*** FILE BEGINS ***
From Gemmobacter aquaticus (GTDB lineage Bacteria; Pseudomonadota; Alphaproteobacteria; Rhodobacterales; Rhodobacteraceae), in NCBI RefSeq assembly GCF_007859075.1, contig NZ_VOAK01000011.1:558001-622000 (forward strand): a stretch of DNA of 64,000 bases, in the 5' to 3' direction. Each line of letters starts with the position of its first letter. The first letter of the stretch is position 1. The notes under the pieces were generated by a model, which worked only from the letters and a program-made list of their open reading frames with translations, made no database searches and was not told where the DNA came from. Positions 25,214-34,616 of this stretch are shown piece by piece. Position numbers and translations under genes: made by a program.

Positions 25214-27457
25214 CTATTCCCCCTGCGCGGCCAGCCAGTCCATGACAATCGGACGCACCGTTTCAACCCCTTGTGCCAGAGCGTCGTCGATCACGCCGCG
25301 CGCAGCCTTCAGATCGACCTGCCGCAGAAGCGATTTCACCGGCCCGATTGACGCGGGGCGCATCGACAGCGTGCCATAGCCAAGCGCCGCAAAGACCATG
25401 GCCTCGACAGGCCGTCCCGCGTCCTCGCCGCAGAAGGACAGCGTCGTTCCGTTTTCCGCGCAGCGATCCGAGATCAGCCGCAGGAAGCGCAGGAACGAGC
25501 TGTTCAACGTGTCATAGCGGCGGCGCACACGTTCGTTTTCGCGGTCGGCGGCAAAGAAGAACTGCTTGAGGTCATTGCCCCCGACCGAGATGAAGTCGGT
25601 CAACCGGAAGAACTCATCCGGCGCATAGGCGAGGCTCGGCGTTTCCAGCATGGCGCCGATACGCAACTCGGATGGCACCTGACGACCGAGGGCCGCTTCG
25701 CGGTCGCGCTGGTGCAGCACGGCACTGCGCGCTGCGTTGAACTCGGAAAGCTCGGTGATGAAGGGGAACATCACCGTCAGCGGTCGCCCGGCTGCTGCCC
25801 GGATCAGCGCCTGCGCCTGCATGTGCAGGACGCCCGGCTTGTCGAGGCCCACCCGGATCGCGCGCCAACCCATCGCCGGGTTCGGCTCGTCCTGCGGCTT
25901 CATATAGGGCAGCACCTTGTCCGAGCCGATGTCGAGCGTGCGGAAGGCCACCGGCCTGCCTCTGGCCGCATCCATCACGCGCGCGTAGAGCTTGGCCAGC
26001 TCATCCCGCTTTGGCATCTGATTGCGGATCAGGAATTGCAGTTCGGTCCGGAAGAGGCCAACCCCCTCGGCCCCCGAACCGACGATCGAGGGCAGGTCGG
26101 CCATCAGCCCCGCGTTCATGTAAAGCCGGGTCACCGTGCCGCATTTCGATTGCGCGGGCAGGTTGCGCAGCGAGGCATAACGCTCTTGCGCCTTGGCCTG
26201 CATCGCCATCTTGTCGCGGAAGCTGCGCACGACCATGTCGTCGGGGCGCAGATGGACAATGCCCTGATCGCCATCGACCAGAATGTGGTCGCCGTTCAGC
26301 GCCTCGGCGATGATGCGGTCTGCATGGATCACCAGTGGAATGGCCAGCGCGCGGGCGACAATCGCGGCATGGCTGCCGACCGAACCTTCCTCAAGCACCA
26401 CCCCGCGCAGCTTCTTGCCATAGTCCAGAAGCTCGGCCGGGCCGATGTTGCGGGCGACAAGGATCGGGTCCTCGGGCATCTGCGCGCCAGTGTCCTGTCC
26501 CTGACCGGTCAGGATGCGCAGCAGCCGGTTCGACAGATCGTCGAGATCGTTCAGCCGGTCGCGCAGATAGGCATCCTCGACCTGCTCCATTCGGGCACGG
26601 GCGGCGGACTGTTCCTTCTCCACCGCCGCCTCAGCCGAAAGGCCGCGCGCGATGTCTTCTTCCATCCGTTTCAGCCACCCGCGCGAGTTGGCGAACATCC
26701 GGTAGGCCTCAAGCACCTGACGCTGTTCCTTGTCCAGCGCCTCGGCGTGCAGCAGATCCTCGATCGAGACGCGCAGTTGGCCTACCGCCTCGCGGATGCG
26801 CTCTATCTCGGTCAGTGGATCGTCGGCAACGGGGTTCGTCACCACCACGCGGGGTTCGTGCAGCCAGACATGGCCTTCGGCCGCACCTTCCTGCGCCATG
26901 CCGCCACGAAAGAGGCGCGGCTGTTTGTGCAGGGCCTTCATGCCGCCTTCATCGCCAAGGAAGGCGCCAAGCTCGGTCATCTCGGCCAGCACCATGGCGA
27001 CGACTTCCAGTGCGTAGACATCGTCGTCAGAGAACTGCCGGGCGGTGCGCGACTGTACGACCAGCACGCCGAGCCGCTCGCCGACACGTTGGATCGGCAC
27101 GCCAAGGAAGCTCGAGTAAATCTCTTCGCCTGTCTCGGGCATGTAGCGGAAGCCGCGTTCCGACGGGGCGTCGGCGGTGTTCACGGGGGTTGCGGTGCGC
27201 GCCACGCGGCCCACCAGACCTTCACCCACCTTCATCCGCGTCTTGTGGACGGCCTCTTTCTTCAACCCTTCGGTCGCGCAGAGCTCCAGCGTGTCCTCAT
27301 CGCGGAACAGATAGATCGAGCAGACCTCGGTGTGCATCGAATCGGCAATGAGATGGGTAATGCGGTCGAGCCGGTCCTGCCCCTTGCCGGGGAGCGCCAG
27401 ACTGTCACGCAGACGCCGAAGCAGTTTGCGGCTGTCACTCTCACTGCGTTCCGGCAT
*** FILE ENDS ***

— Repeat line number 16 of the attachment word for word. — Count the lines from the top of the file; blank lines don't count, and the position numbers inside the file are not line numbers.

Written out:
26501 CTGACCGGTCAGGATGCGCAGCAGCCGGTTCGACAGATCGTCGAGATCGTTCAGCCGGTCGCGCAGATAGGCATCCTCGACCTGCTCCATTCGGGCACGG